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Symposium
4 (
1
); 9-10
doi:
10.25259/JSSTD_83_2021

Symposium editorial: Immunotherapy in dermatology

Department of Dermatology, Government Medical College, Thrissur, Kerala, India
Corresponding author: Betsy Ambooken, Department of Dermatology, Government Medical College, Thrissur, Kerala, India. joebetsy123@gmail.com
Licence
This is an open-access article distributed under the terms of the Creative Commons Attribution-Non Commercial-Share Alike 4.0 License, which allows others to remix, transform, and build upon the work non-commercially, as long as the author is credited and the new creations are licensed under the identical terms.

How to cite this article: Ambooken B. Symposium editorial: Immunotherapy in dermatology. J Skin Sex Transm Dis 2022;4:9-10.

Immunotherapy acts by targeting or manipulating the components of the immune system.[1] This therapeutic approach has found applications in the management of malignancies as well as infectious diseases, including the most recent fight of humankind against coronavirus disease-2019.[1] A strategy that combines conventional treatment and immunotherapy can be the future protocol in diseases such as malignancies, autoimmune diseases, and infections.[1]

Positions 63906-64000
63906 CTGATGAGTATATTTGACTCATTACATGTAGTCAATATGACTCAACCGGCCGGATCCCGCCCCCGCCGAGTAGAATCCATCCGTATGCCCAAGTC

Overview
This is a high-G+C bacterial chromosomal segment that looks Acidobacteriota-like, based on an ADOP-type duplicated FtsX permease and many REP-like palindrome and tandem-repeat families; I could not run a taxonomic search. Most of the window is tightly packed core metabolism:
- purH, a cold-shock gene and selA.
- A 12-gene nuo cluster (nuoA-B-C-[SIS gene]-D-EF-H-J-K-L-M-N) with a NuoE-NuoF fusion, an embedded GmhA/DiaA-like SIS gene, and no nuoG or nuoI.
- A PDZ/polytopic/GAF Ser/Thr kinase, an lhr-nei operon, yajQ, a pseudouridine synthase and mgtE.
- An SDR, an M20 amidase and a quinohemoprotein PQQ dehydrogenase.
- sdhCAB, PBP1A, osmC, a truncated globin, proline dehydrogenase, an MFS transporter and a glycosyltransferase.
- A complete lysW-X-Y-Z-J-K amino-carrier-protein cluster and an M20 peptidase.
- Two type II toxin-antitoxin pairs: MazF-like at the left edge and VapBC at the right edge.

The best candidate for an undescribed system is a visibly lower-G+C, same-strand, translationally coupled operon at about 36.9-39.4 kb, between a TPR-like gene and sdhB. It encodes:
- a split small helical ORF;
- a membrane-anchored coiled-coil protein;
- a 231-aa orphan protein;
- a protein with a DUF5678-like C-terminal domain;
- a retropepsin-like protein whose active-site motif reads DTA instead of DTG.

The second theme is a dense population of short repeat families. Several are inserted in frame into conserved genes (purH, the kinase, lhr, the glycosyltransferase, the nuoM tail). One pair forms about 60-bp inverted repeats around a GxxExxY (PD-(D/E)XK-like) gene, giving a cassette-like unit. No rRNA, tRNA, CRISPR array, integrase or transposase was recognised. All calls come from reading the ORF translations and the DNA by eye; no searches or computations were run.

The era of immunotherapy in the management of cancers began in the 1970s with the introduction of bacillus Calmette–Guerin instillation therapy for bladder cancer.[2] Immunotherapy in malignancy has traveled a long way since then and is now considered as the therapeutic option in many recurrent, inoperable, and metastatic cancers. In malignancy (especially during the initial stages), often the body’s immune system fails to recognize malignant cells as abnormal or fails to mount an effective immune response against the malignant cells, despite recognizing them as abnormal.[3] Immunotherapy agents provide beneficial effects by stimulating the host’s anti-tumor response by different mechanisms. They attain a therapeutic response by increasing the number of effector T cells, producing soluble mediators that enhance anti-tumor immune response, or decreasing the host’s suppressor mechanisms.[3]

Immunotherapy is broadly classified into passive and active immunotherapy.[1] Administration of ex vivo generated immune elements such as antibodies and immune cells to enhance the host’s immunity (without stimulating the individual’s immune system) comes under the realms of passive immunotherapy.[1] Active immunotherapy refers to therapeutic approaches that induce a response by the immune system of the patient, which in turn produces effector cells such as antibodies and T cells.[1]

In the management of autoimmune diseases, immunotherapy acts by promoting immunosuppression or reducing inflammation.[4]

Immunotherapy could be the answer to emerging and reemerging infections as well as in overcoming the challenges posed by the drug resistance acquired by known pathogens.[1] Infectious pathogens, similar to malignant cells may suppress host defenses, may create a favorable environment for themselves within the host, or modulate the metabolic functions of the host to support their nutritional requirements.[1] In infections, immunotherapy exerts its beneficial effect by modulating the immune system to target and eliminate pathogens or diseased host cells.[1]